- ASX SPI 200 futures up 0.4% to 7,531.00
- Dow Average little changed at 35,499.85
- Aussie down 0.5% to 0.7337 per US$
- U.S. 10-year yield rose 2.8bps to 1.3590%
- Australia 3-year bond yield fell 2bps to 0.30%
- Australia 10-year bond yield fell 4bps to 1.19%
- Gold spot little changed at $1,753.22
- Brent futures down 0.4% to $71.18/bbl
- 11am: (AU) Australia to Sell A$1.2 Billion 4.75% 2027 Bonds
- 11:20am: (AU) RBA’s Jones, Kearns at Parliament Committee
U.S. stocks set another record high even as the S&P 500 Index settles into the narrowest trading range since before the Covid pandemic roiled global financial markets. The dollar strengthened and Treasury yields were mostly higher. “Equities become the proverbial term — there is no alternative — and that’s ultimately a money-flow story,” David Kostin, chief equity strategist at Goldman Sachs, said during a Bloomberg TV interview. “From a valuation perspective, equities are reasonably valued in the context of interest rates.” Treasuries were mostly lower. An earlier report showed applications for U.S. state unemployment benefits dropped for the third week in a row. Investors are continuing to evaluate the implications of a likely Federal Reserve tapering announcement in the months ahead, the spread of the delta virus variant and China’s clampdown. Global stocks are up about 90% since the pandemic nadir in March 2020, spurring questions about how much further they can climb.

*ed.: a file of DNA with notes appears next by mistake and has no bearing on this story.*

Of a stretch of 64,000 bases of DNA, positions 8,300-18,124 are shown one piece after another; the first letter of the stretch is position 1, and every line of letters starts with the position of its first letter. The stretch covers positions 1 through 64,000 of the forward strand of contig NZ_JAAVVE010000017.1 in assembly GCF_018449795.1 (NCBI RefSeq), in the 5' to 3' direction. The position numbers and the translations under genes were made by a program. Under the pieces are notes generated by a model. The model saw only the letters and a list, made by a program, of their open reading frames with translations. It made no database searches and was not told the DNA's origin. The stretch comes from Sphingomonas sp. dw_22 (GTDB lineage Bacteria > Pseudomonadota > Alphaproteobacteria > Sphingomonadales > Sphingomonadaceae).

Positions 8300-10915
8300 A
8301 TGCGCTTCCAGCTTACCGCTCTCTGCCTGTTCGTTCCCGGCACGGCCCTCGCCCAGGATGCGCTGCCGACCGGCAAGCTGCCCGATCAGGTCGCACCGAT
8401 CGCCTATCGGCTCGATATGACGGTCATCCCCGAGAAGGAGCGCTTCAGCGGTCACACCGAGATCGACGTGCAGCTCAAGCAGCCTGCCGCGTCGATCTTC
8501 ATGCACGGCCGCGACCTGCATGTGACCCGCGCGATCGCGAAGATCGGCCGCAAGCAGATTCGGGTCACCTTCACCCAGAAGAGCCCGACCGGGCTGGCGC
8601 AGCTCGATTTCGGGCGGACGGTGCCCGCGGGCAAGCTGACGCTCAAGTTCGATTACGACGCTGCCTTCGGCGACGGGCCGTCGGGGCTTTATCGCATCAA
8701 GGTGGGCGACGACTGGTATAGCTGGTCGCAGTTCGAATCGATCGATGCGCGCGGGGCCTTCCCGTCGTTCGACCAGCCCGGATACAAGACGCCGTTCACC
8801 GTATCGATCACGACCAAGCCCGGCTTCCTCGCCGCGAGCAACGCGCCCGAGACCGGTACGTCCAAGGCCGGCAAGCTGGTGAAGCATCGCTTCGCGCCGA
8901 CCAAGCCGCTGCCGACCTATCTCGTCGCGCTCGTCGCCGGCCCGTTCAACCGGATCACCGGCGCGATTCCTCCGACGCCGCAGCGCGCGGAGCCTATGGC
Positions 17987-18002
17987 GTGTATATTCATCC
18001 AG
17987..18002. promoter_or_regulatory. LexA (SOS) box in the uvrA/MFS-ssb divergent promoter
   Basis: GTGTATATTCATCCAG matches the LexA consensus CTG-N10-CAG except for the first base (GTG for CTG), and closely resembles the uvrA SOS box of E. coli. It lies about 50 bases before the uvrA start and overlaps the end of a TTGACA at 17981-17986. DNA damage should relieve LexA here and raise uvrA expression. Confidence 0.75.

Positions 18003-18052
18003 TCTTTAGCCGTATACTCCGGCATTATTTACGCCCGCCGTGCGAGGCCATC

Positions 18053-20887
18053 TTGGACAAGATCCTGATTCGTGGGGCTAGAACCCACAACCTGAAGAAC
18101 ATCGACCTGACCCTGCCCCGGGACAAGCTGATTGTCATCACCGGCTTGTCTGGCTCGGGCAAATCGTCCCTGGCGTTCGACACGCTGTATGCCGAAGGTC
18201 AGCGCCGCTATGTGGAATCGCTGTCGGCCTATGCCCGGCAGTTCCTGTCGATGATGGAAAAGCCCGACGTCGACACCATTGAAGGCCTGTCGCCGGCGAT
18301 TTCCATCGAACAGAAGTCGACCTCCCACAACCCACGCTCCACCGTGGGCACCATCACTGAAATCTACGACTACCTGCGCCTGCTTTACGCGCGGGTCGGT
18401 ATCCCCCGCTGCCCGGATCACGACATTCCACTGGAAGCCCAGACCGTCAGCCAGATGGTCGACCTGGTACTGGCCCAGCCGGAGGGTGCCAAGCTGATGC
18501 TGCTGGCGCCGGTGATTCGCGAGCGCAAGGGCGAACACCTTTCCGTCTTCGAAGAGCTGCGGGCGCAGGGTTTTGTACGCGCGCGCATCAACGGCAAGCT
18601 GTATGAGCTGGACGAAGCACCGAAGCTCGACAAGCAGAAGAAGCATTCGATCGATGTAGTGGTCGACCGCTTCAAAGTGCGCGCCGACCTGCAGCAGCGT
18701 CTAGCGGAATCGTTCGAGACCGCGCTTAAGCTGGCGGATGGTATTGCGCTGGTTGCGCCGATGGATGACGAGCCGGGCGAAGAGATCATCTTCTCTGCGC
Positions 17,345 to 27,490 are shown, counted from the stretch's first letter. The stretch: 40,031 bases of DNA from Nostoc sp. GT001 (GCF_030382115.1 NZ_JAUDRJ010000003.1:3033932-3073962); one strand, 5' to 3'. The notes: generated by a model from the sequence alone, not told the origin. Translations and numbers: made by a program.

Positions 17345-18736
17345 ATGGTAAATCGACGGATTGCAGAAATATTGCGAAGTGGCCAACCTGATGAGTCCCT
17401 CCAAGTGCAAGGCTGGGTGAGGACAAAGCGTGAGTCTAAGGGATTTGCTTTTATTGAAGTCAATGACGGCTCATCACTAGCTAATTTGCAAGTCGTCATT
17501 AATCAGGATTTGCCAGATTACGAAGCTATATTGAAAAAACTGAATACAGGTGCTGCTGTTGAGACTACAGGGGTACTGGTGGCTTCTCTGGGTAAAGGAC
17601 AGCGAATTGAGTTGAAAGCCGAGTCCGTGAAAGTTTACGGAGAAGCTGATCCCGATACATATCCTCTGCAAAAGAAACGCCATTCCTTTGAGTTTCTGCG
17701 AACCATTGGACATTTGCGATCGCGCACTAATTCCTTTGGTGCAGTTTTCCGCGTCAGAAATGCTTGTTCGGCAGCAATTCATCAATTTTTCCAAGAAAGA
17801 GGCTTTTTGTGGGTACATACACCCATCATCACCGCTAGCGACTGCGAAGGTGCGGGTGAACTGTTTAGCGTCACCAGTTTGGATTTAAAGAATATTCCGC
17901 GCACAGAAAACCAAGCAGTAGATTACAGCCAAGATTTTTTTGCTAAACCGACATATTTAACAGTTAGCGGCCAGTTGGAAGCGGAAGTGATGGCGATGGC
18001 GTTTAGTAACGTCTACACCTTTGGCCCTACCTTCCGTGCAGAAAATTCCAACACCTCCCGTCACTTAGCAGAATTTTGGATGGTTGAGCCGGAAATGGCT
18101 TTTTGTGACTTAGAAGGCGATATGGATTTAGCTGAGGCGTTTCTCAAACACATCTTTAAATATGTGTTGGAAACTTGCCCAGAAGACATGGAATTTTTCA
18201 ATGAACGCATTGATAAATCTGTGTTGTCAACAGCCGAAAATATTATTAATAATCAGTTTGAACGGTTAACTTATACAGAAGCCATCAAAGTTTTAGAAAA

An Olympic softball player’s gold medal that was bitten by the mayor of Nagoya, landing him in trouble when the central Japanese city received more than 7,000 complaints, will be exchanged for a new one, a source close to the matter said Thursday. Days after Nagoya Mayor Takashi Kawamura’s biting shenanigans went viral on social media, the 72-year-old told reporters he offered to pay to have the gold medal that belongs to softball pitcher Miu Goto replaced. Kawamura has now apologized for inappropriate language that drew accusations of sexual harassment. Last week, Kawamura came under fire for removing his mask and putting the medal between his teeth to pose for photos during an event celebrating the medal-winning athlete who hails from Nagoya, despite hygiene concerns during the coronavirus pandemic.